Clarifying the execution of legal services in service centres, Ms. Brown Hamilton assures that many legal services do not have to be executed by large law firms, hence her company’s success, “We provide legal document reviews, preparation of contracts, case management, compliance matters. Some of these back office operations do not need to be done in a law office, but they need to be done.” A key benefit to employing LPO firms according to Velma Brown Hamilton is the ability to have multiple persons working on one case, and to have persons trained in various special issues that may affect a legal case. “It is best done by a team of persons together to get it out,” she explained, “These are called operational matters. We train them to respond to the service needs of the specific clients.” Employees working at Centenniel Legis Solutions


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(3) How is the EGC working with JAMPRO to achieve this success?


The EGC works extremely closely with JAMPRO. We recognize that partnering with the JAMPRO team is a requisite to seeing the outcome we are committed to, 5% growth over a 4 year period. As the promotional arm of government for export and investment, JAMPRO represents the marketing and facilitatory arm of doing business in Jamaica. The JAMPRO team understands their mandate well, and is usually the first point of entry, often continuing close interface with potential investors, walking them through the entire investment process and being the point of contact long after they have opened their doors for business. By listening to and partnering with JAMPRO, the EGC is better equipped to not just recognize any bottlenecks, but to assist in highlighting them and providing the added pressure sometimes needed to expedite the process or recommend the requisite adjustments.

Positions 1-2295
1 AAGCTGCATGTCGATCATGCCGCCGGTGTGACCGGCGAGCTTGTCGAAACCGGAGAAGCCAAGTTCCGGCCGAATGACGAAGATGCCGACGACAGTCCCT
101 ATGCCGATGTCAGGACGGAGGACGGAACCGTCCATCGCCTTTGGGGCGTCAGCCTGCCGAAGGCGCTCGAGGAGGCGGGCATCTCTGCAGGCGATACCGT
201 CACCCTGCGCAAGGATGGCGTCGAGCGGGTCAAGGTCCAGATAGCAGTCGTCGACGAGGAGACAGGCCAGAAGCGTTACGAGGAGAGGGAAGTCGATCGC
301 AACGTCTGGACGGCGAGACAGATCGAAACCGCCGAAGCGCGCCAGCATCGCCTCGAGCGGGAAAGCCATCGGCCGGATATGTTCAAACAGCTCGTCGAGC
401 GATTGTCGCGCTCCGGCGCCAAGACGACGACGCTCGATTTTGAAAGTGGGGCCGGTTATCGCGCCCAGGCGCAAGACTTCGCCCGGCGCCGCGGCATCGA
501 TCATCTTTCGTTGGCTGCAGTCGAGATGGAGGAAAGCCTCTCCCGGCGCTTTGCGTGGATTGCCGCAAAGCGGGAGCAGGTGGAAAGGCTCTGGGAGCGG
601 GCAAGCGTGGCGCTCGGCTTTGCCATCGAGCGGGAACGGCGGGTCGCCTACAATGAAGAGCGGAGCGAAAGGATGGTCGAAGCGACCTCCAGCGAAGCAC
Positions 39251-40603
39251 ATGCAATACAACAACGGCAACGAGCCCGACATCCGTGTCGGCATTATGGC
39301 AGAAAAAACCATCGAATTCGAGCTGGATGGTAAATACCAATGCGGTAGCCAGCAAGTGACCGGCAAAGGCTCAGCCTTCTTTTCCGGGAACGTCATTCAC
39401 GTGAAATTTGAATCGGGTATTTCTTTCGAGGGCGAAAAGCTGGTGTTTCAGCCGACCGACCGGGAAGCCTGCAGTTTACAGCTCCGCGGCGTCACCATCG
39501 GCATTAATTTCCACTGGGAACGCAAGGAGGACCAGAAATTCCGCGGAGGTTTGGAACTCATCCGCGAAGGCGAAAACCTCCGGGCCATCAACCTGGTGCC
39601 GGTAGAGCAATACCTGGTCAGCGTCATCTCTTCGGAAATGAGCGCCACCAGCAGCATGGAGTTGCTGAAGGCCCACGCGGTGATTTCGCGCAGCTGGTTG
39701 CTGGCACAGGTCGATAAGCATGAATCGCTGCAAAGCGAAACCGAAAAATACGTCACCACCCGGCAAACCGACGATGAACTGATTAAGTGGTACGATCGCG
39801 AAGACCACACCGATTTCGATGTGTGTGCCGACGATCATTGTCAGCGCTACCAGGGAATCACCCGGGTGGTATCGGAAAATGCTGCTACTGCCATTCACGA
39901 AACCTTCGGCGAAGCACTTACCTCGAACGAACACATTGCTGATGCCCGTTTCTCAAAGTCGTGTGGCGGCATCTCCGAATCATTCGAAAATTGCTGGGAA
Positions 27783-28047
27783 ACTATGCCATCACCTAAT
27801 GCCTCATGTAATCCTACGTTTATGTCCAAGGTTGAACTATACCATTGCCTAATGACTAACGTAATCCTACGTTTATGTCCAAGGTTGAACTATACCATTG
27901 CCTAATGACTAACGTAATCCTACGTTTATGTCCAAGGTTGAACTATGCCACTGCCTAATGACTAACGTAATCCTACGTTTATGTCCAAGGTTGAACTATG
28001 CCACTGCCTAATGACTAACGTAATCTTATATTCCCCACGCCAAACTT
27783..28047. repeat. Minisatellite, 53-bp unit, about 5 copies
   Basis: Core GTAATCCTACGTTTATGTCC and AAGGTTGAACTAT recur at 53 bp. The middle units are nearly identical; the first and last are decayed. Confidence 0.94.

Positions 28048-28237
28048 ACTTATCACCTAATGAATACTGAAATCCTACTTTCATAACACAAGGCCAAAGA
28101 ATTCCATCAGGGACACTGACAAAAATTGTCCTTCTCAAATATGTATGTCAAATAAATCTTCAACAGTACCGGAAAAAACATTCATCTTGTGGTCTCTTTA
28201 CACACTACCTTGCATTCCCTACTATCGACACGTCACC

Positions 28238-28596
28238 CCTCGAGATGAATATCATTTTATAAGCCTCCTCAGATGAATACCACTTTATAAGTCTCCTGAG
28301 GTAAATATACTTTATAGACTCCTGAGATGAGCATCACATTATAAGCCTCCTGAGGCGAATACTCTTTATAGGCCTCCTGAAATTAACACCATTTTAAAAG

(4) Do you foresee any challenges with implementing the EGC’s strategies and how will the Council work to overcome these challenges? Challenges are often the gateway to engagement, and hopefully followed by progress. The usual bureaucracy, crime, lack of human capacity and access to finance would be high on the list of challenges. The good news is that we have managed to identify them and the relevant organizations have not only agreed that these are obstacles, but they admitted their role in perpetuating some of the challenges that we face as a nation. In my view, this gives great hope and promise. It is therefore agreed and clear that there is a general consensus that we need to work together to see the changes that are necessary to move Jamaica forward on a solid and sustained path for growth. If continued to be supported by the Opposition, Stakeholders and the World Bank, this concept represents what potentially could be the biggest Private, Public Partnership (PPP) of all time.